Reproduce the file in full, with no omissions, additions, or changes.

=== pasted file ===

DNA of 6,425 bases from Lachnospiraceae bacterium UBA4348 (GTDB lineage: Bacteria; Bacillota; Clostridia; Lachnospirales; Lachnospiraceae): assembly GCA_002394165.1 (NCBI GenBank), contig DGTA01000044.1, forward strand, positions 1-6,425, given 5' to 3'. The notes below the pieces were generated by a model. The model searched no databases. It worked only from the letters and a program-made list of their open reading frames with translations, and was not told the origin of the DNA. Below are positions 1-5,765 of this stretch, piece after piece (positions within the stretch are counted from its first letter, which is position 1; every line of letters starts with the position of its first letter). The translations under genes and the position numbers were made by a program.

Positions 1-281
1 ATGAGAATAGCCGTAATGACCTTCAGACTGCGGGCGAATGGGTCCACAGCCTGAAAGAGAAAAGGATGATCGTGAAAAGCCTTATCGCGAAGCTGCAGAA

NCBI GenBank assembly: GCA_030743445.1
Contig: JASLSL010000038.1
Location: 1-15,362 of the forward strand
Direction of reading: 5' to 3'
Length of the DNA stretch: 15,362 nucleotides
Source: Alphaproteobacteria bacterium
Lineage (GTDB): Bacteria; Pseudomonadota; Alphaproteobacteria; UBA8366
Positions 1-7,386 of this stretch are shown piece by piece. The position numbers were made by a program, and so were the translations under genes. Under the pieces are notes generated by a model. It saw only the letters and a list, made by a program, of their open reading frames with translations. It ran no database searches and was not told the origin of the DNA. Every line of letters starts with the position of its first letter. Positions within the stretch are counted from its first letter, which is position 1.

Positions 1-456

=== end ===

DNA of 6,425 bases from Lachnospiraceae bacterium UBA4348 (GTDB lineage: Bacteria; Bacillota; Clostridia; Lachnospirales; Lachnospiraceae): assembly GCA_002394165.1 (NCBI GenBank), contig DGTA01000044.1, forward strand, positions 1-6,425, given 5' to 3'. The notes below the pieces were generated by a model. The model searched no databases. It worked only from the letters and a program-made list of their open reading frames with translations, and was not told the origin of the DNA. Below are positions 1-5,765 of this stretch, piece after piece (positions within the stretch are counted from its first letter, which is position 1; every line of letters starts with the position of its first letter). The translations under genes and the position numbers were made by a program.

Positions 1-281
1 ATGAGAATAGCCGTAATGACCTTCAGACTGCGGGCGAATGGGTCCACAGCCTGAAAGAGAAAAGGATGATCGTGAAAAGCCTTATCGCGAAGCTGCAGAA

NCBI GenBank assembly: GCA_030743445.1
Contig: JASLSL010000038.1
Location: 1-15,362 of the forward strand
Direction of reading: 5' to 3'
Length of the DNA stretch: 15,362 nucleotides
Source: Alphaproteobacteria bacterium
Lineage (GTDB): Bacteria; Pseudomonadota; Alphaproteobacteria; UBA8366
Positions 1-7,386 of this stretch are shown piece by piece. The position numbers were made by a program, and so were the translations under genes. Under the pieces are notes generated by a model. It saw only the letters and a list, made by a program, of their open reading frames with translations. It ran no database searches and was not told the origin of the DNA. Every line of letters starts with the position of its first letter. Positions within the stretch are counted from its first letter, which is position 1.

Positions 1-456